The variability is different in Mack’s works in aluminum. They are manually embossed with the help of a stylus and a ruler—the sheet is then attached to a wooden board to make it rigid. “I no longer saw the metal relief, but rather a vibrating and pulsating structure made of light. It seemed to me that this structure hovered over the relief of the metal, as though it detached from it, like the reflection of light on the wall begins to vibrate in intense sun, taking on the appearance of a carpet of light made of reflections of dancing light.” This account, along with others, reveals the artist’s exceptional fascination with light, which Dieter Honisch has presented as an element in its own right. By retracing the genealogy of these metallic reliefs to impressionism or neoimpressionism, the art historian formulated his idea thusly: “[Mack] does not produce a portrait of light, but instead forces it to reveal itself, to be involved in the creation of a particular optical quality. In his optical reliefs, light appears as gathered, concentrated, fortified, reinforced, intensified or, in one word, carried by a power of fascination that exists nowhere else.” In other words, by way of a material and tangible basis, Mack seeks to amplify the undulating, rhythmic, and vibratory essence of the phenomenon of natural light. Interferenzen. Integrale Elemente für einen virtuellen Raum (1966) concentrates these aspects, both through the space it occupies and the one it activates with its reflections. The installation consists of nine elements—including a painting and eight suspended grids—as well as a square-shaped reflective floor and numerous light projectors. The materials and colors are simple (stainless steel, plexiglass painted in alternating black and white), yet their interplay of interference, rotation, transparence, opaqueness, and reflections produces a powerful perceptual dizziness: the field of the object opens up onto the space, and any material point of reference, in the traditional sense of sculpture, is abolished. Where László Moholy-Nagy still conceived the spatiotemporal deployment of his Licht-Raum Modulator (1922-1930) in a composed manner, Mack pushed his sculpture to the limits of simplification and flickering, toward a paradoxical form of derealization. Weißer Drahtkasten, from 1959, is an important stage in the evolution that led Mack from painting—of course radical, but still indebted to Informal art and Materialism—toward this type of fully kinetic sculpture. The work, for instance, is made up of grids, sometimes folded in two, and covered with a thick coat of white paint, whose visible material conveys the artist’s still obvious attachment to informal art. Nevertheless, and this is where the transition can be seen, these grids (some motorized) play off one another, and are presented in an immaculate space that contains them, which is illuminated from within. The eye is trapped by the intricacies of the arrangement, caught in its optical nets. Beginning in 1961, Mack used another prefabricated industrial element, one that was used in the field of aeronautics—a metallic structure called a “beehive,” which was simultaneously airy, extendible, and shiny. It enabled him to push further the play of transparence and reflection begun in 1958, as well as to develop an unprecedented form of composition with a pictorial resonance, produced by the tightening or stretching of this mesh. This material, which was enclosed between plates of glass, was for instance used for mural reliefs or steles; it was even used for screens (Paravent für Licht, 1970), which are often open on both sides (Lichthaus für Bienen, 1966), precisely in order to allow both light and gaze to freely move through them, instead of stopping or reflecting them. Among these works stands out Licht-Reflektor (1965), a box enclosing a Fresnel lens, which alternately seems to hollow or swell as we move about, while decomposing light into all of the colors of the spectrum. For it is not just color alone that Mack uses, or more precisely “non-colors,” which is to say black, white and gray, as prescribed by Piet Mondrian, in that they can wholly coexist with all chromatic values.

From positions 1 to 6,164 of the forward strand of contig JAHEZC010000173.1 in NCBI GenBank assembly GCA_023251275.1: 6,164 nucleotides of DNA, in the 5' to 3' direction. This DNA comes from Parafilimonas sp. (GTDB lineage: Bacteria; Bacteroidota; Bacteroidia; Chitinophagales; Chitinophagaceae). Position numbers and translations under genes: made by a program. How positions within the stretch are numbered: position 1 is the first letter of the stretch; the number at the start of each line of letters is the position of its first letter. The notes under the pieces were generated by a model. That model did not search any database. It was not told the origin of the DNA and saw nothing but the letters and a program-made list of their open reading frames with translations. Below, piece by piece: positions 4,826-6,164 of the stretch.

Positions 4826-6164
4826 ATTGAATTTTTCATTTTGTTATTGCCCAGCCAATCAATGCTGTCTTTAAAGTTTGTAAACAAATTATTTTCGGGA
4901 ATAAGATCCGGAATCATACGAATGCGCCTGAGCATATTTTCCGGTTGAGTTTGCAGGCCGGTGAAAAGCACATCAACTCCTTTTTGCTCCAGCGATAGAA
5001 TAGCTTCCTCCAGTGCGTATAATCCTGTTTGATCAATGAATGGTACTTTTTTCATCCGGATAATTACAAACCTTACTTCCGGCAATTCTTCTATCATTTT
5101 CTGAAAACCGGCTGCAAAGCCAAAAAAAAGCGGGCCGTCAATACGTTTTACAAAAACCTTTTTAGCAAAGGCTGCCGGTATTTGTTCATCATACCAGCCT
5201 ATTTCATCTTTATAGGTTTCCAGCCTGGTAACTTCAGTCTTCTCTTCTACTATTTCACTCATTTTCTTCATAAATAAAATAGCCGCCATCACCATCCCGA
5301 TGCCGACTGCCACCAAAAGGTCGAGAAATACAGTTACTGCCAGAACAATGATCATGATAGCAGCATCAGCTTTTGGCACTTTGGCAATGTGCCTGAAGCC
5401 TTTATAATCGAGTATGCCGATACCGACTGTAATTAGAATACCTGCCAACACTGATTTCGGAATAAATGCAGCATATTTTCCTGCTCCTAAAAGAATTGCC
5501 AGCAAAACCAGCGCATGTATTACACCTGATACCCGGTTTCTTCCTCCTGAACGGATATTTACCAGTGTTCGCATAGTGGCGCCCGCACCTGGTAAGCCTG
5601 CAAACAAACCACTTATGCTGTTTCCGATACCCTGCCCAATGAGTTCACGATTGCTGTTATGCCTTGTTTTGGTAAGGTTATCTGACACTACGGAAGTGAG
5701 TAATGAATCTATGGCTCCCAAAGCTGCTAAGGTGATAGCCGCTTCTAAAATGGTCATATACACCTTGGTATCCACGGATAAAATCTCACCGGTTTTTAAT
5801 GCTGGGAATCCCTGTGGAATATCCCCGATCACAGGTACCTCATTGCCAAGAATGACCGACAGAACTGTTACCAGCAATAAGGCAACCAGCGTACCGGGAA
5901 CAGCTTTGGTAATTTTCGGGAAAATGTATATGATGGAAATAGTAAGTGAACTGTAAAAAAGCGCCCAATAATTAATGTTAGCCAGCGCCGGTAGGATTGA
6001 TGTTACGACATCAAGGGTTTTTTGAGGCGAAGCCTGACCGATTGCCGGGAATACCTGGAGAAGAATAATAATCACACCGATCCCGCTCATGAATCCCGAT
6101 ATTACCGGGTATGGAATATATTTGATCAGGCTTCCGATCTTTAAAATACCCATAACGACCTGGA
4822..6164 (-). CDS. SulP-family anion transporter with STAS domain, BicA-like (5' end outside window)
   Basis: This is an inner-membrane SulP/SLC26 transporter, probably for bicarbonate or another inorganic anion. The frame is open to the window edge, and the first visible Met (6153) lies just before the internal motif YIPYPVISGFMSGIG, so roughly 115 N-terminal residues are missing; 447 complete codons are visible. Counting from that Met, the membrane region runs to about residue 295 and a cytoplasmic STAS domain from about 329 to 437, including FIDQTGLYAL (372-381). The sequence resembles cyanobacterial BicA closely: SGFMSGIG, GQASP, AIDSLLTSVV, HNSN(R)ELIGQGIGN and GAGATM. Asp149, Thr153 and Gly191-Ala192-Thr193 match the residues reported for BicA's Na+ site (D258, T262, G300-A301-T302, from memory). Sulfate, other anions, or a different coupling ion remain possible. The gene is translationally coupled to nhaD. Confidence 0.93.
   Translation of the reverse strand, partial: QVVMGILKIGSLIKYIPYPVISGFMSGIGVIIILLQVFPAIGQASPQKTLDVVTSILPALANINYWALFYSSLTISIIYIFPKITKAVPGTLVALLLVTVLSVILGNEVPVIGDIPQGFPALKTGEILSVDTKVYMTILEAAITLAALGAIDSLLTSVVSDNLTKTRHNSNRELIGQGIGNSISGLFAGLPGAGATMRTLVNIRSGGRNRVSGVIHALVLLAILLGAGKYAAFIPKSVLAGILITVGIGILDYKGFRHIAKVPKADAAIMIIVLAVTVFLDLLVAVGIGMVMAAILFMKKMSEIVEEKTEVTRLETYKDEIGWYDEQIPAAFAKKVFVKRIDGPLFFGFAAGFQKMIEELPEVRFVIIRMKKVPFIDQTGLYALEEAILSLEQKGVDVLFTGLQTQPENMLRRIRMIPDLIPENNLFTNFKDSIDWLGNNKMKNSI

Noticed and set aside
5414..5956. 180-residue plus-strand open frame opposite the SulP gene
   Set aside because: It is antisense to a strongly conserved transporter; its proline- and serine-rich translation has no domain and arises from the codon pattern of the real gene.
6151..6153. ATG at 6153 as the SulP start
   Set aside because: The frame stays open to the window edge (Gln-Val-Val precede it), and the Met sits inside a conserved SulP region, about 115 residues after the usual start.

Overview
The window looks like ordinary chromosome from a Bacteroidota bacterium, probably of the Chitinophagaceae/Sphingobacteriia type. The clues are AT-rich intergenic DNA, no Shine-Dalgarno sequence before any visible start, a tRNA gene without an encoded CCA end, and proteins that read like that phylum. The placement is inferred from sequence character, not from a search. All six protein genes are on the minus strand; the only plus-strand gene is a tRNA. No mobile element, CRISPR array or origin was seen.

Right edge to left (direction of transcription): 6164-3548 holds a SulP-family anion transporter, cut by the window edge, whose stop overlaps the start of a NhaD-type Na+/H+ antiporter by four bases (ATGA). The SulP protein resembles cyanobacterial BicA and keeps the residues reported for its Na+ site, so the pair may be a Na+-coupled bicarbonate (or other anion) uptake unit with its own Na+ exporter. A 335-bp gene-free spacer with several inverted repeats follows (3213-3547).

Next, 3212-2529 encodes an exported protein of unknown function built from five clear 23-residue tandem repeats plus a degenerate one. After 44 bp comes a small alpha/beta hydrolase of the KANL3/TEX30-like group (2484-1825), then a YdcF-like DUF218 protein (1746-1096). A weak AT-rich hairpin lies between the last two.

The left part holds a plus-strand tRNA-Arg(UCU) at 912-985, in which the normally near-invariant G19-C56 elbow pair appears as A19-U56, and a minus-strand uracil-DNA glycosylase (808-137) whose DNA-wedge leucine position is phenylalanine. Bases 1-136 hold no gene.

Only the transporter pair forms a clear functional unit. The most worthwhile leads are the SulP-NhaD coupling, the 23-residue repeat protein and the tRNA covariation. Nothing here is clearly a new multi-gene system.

After 1991, Mack returned to a painting without material relief and with a lively polychromy, which had been excluded for so long from his practice, and undertook the creation of paintings of willingly large format, such as Die Musik (Chromatische Konstellation) (1998) or Große Kontemplation (Chromatische Konstellation) (2002), which enter into a dialogue with Goethe’s discoveries on the light spectrum and the cloud-like nature of pigment. Yet between 1955-1957, Farbstufen, a surprising relief consisting of paint on wood, gypsum and copper, shows a rare contiguity in the artist’s work, especially during the 1950s, between projected form and the systematic decomposition of the color spectrum—a “constellation,” to echo the artist’s willingly cosmogonic vocabulary. Without involving pigment-based color, painting, or relief, a work such as Rondo (1963-1968), which falls within the category of “mobile” (in the Calderian sense), presents a series of embossed aluminum disks, stainless steel rods, and a plexiglass cylinder, all hanging from wires like a sparkling constellation. Certain early paintings, such as Rotationsbild (1953, lost) and Ohne Titel (2015), also give the impression of a bridge between two periods: the artist pursues the pictorial use of the rotor, which will appear on multiple occasions as part of more explicitly kinetic works such as Luftsäge (1955), a simple disk of serrated metal used for cutting wood, with half of its teeth slashed off in order to imprint an additional rhythm. This tautology of the tool serving as a work, a kind of arranged ready-made, incidentally echoes earlier productions, such as the surprising drawing on paper (Ohne Titel, 1950) executed by Mack during his first year at the Arts Academy of Düsseldorf, and which consists simply of a succession of horizontal serrated lines, which is the first known occurrence of this structure that will undergo so many developments with the artist. We will also mention Lamellen-Skulptur mit sieben Sägeblättern (1954), which includes a number of sawblades with their handles removed, presented on wooden stands in a series of successive registers. The work entitled Der Garten im Garten (1979-1980) assumes a particular status: it stretches out like an immense translucent panel, enclosing in its thickness different forms solely created by manipulation of the previously mentioned industrial mesh, laid out flat (whose hexagonal alveoli range, based on the model, from a few millimeters to a centimeter). Aside from its title, which considers the garden as the essence of landscape [The Garden in the Garden], this work, among other monochrome panels by Mack, reminds of the initial influence of Jean Arp and his abstract reliefs, with their strictly abstract and highly evocative forms. In general, Mack most often places these works in front of a white wall or a window, so that they fully play their role of filter or modulator, thereby refusing to confine and fix the gaze. Mack thus conceives of an “open work” (U. Eco), which is not autonomous and closed on itself, but on the contrary is profoundly contingent because it is dependent on its variable context, and subject to the whims of variation in spatio-luminous conditions and the erratic movements of the viewer. This is also the case—but according to an infinitely more simple and radical protocol—for Spiegelwand für Licht und Bewegung (1960-1966), which was initially considered by the artist for the eponymous exhibition organized by Harald Szeemann. Intended to be presented alone in the middle of a room, this model is a sculpture in itself, but whose spatial effects far surpass its material simplicity. It consists of a partition entirely made up of dozens of vertical rectangular mirrors, whose S-shaped curve rises over a base painted solely with parallel lines, which alternate between black and white. Thus the regular image of the lines on the ground, as well as the figure of the viewer, are diffracted, multiplied and distorted, suddenly making uncertain the givens of the surrounding space.